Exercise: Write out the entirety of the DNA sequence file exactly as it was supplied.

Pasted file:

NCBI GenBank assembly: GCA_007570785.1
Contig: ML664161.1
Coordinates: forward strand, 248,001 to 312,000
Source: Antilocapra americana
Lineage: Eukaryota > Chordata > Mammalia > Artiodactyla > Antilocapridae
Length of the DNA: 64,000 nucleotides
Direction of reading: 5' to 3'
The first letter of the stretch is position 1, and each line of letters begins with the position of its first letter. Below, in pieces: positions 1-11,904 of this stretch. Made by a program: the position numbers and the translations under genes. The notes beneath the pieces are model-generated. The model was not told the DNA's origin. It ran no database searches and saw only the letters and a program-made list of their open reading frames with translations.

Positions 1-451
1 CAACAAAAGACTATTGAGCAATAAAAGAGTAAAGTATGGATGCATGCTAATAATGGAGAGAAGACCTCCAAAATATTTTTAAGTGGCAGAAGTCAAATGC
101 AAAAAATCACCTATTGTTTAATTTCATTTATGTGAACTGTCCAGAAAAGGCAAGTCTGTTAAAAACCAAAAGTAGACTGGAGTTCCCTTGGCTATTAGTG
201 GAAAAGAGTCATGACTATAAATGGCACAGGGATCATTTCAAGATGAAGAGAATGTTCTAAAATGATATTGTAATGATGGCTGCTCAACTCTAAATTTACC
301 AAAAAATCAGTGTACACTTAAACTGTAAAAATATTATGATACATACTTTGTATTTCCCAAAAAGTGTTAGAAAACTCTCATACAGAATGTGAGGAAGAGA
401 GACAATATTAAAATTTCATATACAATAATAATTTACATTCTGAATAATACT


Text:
NCBI GenBank assembly: GCA_007570785.1
Contig: ML664161.1
Coordinates: forward strand, 248,001 to 312,000
Source: Antilocapra americana
Lineage: Eukaryota > Chordata > Mammalia > Artiodactyla > Antilocapridae
Length of the DNA: 64,000 nucleotides
Direction of reading: 5' to 3'
The first letter of the stretch is position 1, and each line of letters begins with the position of its first letter. Below, in pieces: positions 1-11,904 of this stretch. Made by a program: the position numbers and the translations under genes. The notes beneath the pieces are model-generated. The model was not told the DNA's origin. It ran no database searches and saw only the letters and a program-made list of their open reading frames with translations.

Positions 1-451
1 CAACAAAAGACTATTGAGCAATAAAAGAGTAAAGTATGGATGCATGCTAATAATGGAGAGAAGACCTCCAAAATATTTTTAAGTGGCAGAAGTCAAATGC
101 AAAAAATCACCTATTGTTTAATTTCATTTATGTGAACTGTCCAGAAAAGGCAAGTCTGTTAAAAACCAAAAGTAGACTGGAGTTCCCTTGGCTATTAGTG
201 GAAAAGAGTCATGACTATAAATGGCACAGGGATCATTTCAAGATGAAGAGAATGTTCTAAAATGATATTGTAATGATGGCTGCTCAACTCTAAATTTACC
301 AAAAAATCAGTGTACACTTAAACTGTAAAAATATTATGATACATACTTTGTATTTCCCAAAAAGTGTTAGAAAACTCTCATACAGAATGTGAGGAAGAGA
401 GACAATATTAAAATTTCATATACAATAATAATTTACATTCTGAATAATACT